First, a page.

Town commissioners voted unanimously at their meeting Monday, Oct. 3, to approve a matching grant program designed to encourage nonprofits to make efforts to enhance downtown.
Under the streetscape match policy, the town would provide half the cost of an approved project, not to exceed $1,000, when partnering with one nonprofit organization. If two or more nonprofits collaborate on a project with the town, the town’s participation would be limited to the proportional share of the cost, not to exceed $2,000. The town included $10,000 for the program in the budget for this fiscal year.
“Rather than just be a handout,” Town Manager Joe Moore said, “it’s meant to energize downtown. It’s a way to get people excited and working downtown.”
The program is designed to encourage community engagement, especially among the existing commercial community, in establishing design guidelines, Moore said, as well as to facilitate pedestrian access and create temporary and permanent public gathering places downtown.
“Nonprofits typically are looking for projects,” Moore said, “and if they know the town is looking for partnerships they are more likely to step forward.”
Improvements in already-developed areas such as downtown have a greater effect on net tax revenues than building on undeveloped property, Moore said, because the infrastructure – such as roads, water and sewer and police and emergency services – is already in place. When construction takes place in undeveloped areas, the town must provide the new infrastructure, which eats into the net tax return to the town.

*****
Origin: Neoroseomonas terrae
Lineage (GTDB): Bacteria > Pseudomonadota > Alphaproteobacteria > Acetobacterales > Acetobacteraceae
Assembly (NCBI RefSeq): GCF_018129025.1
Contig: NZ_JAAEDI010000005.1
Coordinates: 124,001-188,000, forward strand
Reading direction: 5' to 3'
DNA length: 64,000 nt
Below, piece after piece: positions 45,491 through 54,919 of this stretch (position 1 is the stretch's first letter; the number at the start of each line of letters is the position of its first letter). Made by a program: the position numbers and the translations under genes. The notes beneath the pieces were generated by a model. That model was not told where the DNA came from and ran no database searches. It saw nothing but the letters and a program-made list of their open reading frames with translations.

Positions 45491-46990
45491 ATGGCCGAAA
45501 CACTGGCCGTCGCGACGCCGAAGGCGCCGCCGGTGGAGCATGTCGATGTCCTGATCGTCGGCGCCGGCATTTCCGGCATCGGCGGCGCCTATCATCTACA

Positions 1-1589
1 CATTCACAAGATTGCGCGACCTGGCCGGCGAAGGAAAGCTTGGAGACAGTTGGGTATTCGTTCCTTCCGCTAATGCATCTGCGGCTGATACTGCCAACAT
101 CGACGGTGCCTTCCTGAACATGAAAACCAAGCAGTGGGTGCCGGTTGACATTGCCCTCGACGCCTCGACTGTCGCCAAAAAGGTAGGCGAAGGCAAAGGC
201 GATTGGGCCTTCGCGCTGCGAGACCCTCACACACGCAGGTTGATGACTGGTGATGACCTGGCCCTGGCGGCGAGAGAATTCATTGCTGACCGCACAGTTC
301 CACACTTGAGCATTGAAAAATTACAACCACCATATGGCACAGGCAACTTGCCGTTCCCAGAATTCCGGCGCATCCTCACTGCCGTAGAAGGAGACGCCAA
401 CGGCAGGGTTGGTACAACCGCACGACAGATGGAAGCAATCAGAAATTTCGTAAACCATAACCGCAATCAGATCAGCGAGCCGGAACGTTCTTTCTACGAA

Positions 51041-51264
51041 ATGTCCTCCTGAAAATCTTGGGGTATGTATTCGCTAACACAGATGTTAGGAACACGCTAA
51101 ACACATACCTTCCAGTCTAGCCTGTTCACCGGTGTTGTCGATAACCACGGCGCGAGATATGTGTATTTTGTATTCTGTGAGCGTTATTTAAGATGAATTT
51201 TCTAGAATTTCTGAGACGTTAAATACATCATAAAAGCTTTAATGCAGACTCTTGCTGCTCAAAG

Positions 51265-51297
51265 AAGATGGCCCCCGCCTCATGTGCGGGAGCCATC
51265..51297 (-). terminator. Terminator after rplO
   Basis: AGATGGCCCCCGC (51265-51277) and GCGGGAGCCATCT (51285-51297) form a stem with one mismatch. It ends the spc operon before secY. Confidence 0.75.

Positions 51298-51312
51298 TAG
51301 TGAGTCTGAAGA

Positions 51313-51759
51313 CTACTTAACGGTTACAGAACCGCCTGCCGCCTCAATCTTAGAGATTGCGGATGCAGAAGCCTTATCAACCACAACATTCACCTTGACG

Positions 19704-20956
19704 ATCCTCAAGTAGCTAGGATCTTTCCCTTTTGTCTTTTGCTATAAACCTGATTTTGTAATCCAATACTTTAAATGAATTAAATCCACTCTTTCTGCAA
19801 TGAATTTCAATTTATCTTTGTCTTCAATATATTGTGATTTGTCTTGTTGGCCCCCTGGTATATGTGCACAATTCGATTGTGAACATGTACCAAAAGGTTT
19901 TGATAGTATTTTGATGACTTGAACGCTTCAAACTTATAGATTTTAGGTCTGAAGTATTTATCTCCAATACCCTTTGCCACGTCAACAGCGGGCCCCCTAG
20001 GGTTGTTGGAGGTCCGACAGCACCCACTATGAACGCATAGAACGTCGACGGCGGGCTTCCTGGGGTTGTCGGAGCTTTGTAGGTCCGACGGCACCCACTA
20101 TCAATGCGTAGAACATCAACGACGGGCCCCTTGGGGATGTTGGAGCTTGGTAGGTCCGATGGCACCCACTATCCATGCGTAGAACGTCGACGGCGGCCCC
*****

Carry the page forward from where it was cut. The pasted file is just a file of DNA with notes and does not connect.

“If you’ve got a vital downtown,” Moore said, “you’re going to see increased property values and, as a result, increased property tax revenue and sales tax revenue, and that revenue supports services. There’s a symbolic reason as well. A downtown is a historical representation of where a community came from. In any community, if you let go of downtown you’re letting go of your identity.”
Mayor Pro-Tem Don Bumgarner said the council had been discussing the program since the town’s retreat in early March. “I think it’s a fantastic program,” he said, “It will enhance the downtown area. The downtown area has been an area of concern not only for the board but for just about the whole town. We’re doing just about everything we can do to enhance the downtown area.”
The program is one of several the town has been working on in recent months to boost downtown. Moore said the board would be considering a grant program to assist downtown property owners with facade preservation and restoration and a downtown development board that would develop design regulations that take into account the older buildings and aging infrastructure of downtown.
Matt Goad: 919-829-4826